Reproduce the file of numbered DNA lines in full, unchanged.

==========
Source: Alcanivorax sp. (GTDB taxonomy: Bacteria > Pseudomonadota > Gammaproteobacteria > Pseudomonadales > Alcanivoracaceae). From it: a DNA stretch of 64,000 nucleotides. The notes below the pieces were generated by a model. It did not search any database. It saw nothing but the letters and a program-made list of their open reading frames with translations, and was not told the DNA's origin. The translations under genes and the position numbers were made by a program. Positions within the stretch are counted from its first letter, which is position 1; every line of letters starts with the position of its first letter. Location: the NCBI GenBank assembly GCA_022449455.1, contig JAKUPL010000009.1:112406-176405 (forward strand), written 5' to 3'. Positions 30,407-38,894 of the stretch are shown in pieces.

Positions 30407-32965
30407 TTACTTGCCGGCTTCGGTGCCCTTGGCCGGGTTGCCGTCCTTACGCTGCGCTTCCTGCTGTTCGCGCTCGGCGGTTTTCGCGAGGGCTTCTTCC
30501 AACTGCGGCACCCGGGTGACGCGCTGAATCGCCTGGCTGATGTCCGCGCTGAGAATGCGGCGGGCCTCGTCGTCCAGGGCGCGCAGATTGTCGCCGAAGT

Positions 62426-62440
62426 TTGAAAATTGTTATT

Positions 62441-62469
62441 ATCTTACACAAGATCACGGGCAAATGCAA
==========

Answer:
Source: Alcanivorax sp. (GTDB taxonomy: Bacteria > Pseudomonadota > Gammaproteobacteria > Pseudomonadales > Alcanivoracaceae). From it: a DNA stretch of 64,000 nucleotides. The notes below the pieces were generated by a model. It did not search any database. It saw nothing but the letters and a program-made list of their open reading frames with translations, and was not told the DNA's origin. The translations under genes and the position numbers were made by a program. Positions within the stretch are counted from its first letter, which is position 1; every line of letters starts with the position of its first letter. Location: the NCBI GenBank assembly GCA_022449455.1, contig JAKUPL010000009.1:112406-176405 (forward strand), written 5' to 3'. Positions 30,407-38,894 of the stretch are shown in pieces.

Positions 30407-32965
30407 TTACTTGCCGGCTTCGGTGCCCTTGGCCGGGTTGCCGTCCTTACGCTGCGCTTCCTGCTGTTCGCGCTCGGCGGTTTTCGCGAGGGCTTCTTCC
30501 AACTGCGGCACCCGGGTGACGCGCTGAATCGCCTGGCTGATGTCCGCGCTGAGAATGCGGCGGGCCTCGTCGTCCAGGGCGCGCAGATTGTCGCCGAAGT

Positions 62426-62440
62426 TTGAAAATTGTTATT

Positions 62441-62469
62441 ATCTTACACAAGATCACGGGCAAATGCAA